Moving to Pelican - Design Planning

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Previously on “As the Pelican Turns”: Moving a WordPress site.

In this installment, I’ll share some of what I learned about building a customized Pelican static blog. Specifically, the theme planning and design work. I’ll talk about coding Pelican themes in a later, equally dull, post.


I am not a designer. I am not a web developer. I wear Hawaiian shirts a lot and I’ve been known to wear sandals with socks. But I read A LOT and I know what a bad reading experience feels like. Follow my advise at your own peril.


There were a couple tools that I found very helpful:

I collected all of my design references in My public links are available to anyone. I dump anything I might want to remember. My project tags begin with underscores. This project is tagged “_pelican” and “design”.

I used Acorn a lot. It has a great color picker and it’s fast. I have Pixelmator, but I always come back to Acorn.

Coda is my copilot. Just fantastic on both the Mac and iPad.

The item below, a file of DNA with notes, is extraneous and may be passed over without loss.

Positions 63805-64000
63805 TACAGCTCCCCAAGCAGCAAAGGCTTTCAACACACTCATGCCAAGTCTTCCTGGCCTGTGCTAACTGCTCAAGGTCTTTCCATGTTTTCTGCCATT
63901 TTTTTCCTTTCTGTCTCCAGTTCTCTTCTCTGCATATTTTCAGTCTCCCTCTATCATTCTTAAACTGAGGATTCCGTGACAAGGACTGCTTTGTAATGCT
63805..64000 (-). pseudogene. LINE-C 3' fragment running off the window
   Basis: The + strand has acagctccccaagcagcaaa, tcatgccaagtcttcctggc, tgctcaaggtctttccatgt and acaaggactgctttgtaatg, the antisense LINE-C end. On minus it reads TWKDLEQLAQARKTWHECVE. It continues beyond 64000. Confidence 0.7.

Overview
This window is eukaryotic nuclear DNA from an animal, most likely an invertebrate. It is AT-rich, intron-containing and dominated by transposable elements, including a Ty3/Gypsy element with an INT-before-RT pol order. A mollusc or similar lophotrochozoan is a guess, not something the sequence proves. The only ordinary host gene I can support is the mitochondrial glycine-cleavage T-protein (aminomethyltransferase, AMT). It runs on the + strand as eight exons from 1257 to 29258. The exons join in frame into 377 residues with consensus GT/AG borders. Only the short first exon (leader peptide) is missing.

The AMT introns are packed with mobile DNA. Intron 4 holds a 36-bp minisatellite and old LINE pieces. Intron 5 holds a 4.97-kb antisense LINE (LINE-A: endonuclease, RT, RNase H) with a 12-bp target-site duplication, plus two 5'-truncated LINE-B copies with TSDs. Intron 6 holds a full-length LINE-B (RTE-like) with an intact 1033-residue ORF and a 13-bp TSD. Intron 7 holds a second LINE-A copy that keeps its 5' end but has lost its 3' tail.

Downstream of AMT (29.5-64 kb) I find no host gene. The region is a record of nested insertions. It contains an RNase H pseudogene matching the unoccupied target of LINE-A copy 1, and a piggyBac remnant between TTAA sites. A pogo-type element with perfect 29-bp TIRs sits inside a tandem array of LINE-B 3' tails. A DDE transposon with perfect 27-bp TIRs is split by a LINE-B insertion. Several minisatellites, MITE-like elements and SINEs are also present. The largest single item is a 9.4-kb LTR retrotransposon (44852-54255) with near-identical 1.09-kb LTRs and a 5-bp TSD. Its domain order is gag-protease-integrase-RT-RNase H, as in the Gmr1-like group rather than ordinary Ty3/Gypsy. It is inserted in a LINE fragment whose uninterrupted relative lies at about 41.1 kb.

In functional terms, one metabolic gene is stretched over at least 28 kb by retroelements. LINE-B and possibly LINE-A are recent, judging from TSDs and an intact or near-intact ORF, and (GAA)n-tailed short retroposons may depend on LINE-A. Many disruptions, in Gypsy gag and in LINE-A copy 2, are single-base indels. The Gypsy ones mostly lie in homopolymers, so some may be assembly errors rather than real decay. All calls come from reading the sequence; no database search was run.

I used Dabblet for testing some CSS.

SquareSpace is the easiest way to prototype any web site.

Ground Rules

I wanted a few things out of the new site design.

  1. Small pages that load fast
  2. My own look
  3. Easy to read
  4. Works on iPhone, iPad and a 27" monitor

I wasn’t willing to sacrifice any of these for the others.

Actually, Size Does Matter

This was an important one for me. I really think one of the biggest benefits to a static blog is how fast a page loads. It’s just text and images. There’s no database query. There’s no dynamic page building. Why not try to make it lean and mean? Most of the web is actually pretty lean.

I’m happy with the results. Some of the tools I used along the way were provided by Google.1

Google Web Developer tools are great. Specifically, I can use Chrome and a couple of plugins to see exactly what is loading and how long it takes.

Safari on the Mac also has some nice tools for understanding what is dragging down page loads. For this site, most of the bottle necks are for things out of my control like GoogleAd JS required for Syndicate Ads. Even those are not that significant.

Nice but Different

Pelican comes with a very attractive theme by default. Here’s a good example with some nice information. But for me, it is too recognizable as a Pelican site, much like a typical Octopress site looks like an Octopress site. Most of the work to get this site up was spent on design work.

Before and during the planning, I made a list of sites I enjoyed reading on and then made a list of reasons why I like reading there. I like different aspects of each of these sites and I generally read them on the site: